“Last year,” the governor continued, “Minnesotans began a conversation about why marriage matters and we found our common belief that it is about love, commitment and responsibility. I want Minnesota to be a state which affirms that freedom for one means freedom for everyone and where no one is told it is illegal to marry the person you love.”
A continued conversation is exactly what Minnesotans United is planning. After ballot box losses in 31 states, same-sex marriage advocates at the national level spent recent years using social science methods to determine why they were losing when polls show Americans are increasingly comfortable with gay rights.
One surprising answer: Many had not considered that rights notwithstanding, gays and lesbians might want to marry for the same reasons as heterosexuals. And it hadn’t occurred to many of those in same-sex relationships that they needed to say as much.
Then registered with the state as a ballot question committee, Minnesotans United staged hundreds of thousands of conversations via social media, house parties and a sophisticated phone-banking effort fueled by some 27,000 specially trained volunteers.
The process left the campaign with a detailed roadmap to pockets of support and resistance in every legislative district in the state. The information and the infrastructure will now be tapped to stage conversations with lawmakers.
“Send a photo of your family, tell them why this matters to you,” said Jake Loesch, communications director for Minnesotans United. “Tell them this is actually something we can do this year.”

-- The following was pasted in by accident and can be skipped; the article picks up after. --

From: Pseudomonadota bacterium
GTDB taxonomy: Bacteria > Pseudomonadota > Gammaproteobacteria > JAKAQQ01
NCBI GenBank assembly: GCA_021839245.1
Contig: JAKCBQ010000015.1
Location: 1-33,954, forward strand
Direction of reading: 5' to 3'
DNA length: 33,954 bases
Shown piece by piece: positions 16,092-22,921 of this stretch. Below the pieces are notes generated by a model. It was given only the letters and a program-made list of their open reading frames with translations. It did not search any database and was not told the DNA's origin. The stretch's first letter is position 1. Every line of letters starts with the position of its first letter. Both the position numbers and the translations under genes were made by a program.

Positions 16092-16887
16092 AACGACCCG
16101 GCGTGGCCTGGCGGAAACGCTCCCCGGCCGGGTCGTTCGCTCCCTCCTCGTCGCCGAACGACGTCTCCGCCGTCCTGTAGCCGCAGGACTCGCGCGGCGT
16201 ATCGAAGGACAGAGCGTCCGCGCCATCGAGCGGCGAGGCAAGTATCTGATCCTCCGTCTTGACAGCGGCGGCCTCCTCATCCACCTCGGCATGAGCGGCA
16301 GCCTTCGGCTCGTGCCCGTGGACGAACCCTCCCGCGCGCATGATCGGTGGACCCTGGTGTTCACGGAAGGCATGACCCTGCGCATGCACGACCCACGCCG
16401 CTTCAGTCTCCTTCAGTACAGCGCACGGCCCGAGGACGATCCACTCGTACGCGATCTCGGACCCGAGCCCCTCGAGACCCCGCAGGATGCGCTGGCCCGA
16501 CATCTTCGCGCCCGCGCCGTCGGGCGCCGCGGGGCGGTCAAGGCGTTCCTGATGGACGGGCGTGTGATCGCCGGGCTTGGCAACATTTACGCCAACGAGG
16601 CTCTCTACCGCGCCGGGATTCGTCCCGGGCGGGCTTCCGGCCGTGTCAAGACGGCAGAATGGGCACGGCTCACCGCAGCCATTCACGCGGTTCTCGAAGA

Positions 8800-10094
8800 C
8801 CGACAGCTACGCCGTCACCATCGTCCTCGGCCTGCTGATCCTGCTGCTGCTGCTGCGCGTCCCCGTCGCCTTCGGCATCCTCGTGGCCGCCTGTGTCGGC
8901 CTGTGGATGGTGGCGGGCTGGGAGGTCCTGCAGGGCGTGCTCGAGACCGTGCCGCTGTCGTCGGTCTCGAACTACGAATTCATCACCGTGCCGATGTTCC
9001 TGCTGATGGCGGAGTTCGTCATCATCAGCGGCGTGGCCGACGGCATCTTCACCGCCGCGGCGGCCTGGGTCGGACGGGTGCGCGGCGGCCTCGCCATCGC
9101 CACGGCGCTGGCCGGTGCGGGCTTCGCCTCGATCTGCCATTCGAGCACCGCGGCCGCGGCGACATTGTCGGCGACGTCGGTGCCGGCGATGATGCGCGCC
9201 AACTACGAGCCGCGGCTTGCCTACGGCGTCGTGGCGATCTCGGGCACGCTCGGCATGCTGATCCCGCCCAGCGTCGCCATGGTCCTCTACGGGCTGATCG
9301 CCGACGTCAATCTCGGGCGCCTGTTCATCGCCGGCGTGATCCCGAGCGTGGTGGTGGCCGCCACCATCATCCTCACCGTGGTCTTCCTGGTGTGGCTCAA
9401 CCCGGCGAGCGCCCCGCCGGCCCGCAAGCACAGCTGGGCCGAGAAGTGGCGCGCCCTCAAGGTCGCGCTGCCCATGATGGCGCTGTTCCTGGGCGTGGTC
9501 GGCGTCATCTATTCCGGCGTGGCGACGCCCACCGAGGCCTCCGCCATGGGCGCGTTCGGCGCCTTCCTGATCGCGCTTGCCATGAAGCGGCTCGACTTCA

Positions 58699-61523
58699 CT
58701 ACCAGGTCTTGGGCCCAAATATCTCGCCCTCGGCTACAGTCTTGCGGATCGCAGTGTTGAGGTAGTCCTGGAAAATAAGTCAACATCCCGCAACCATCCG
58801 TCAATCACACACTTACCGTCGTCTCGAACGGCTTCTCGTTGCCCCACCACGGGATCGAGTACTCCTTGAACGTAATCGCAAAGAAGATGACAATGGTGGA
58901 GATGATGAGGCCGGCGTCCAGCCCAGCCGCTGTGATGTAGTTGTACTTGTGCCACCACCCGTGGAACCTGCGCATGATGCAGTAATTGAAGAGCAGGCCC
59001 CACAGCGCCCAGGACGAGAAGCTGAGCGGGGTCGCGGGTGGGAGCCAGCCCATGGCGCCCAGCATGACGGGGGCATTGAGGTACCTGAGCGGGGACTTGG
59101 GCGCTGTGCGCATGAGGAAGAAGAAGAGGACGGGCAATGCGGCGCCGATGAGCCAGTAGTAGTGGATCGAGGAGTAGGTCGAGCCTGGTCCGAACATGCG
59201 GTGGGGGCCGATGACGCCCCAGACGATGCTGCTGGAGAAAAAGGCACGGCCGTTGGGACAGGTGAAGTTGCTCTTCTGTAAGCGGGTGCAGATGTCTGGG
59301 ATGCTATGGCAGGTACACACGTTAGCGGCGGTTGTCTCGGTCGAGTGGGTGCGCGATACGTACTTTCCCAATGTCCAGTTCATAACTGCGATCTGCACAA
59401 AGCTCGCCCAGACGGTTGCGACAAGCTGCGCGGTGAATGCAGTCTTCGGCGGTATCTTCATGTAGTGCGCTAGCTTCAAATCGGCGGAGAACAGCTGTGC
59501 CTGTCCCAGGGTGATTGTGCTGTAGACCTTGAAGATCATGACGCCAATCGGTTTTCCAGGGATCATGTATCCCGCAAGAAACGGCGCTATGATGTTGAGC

The faith communities that mobilized in opposition to last year’s constitutional amendment will be key, said Faith Director Javen Swanson. Lawmakers can expect spring break invitations from religious groups in their communities, he said.
One of the things they’ll hear is that gay marriage has gathered new supporters since the election. “We’re hearing from new people all the time,” said Swanson. “We’re hearing from new people who haven’t done anything with us before. People who maybe 18 months ago did harbor some doubts and who are starting to come along.”
Some of those new people may be statehouse Republicans, a few of whom are rumored to be rethinking their stances. Minnesotans United has hired a nine-member lobbying team that boasts big names with long experience working with the GOP.
Nor is the possibility of cross-party voting the only possibility for muddied waters. The introduction of a civil union bill — something that has happened in other states — could provide a convenient political compromise for the reluctant.
Finally, Minnesota for Marriage, the coalition that worked in favor of the failed ballot amendment, has yet to tip its hand. At the moment, its advocacy appears to be focused on the U.S. Supreme Court, which will hear two same-sex marriage cases in its current term.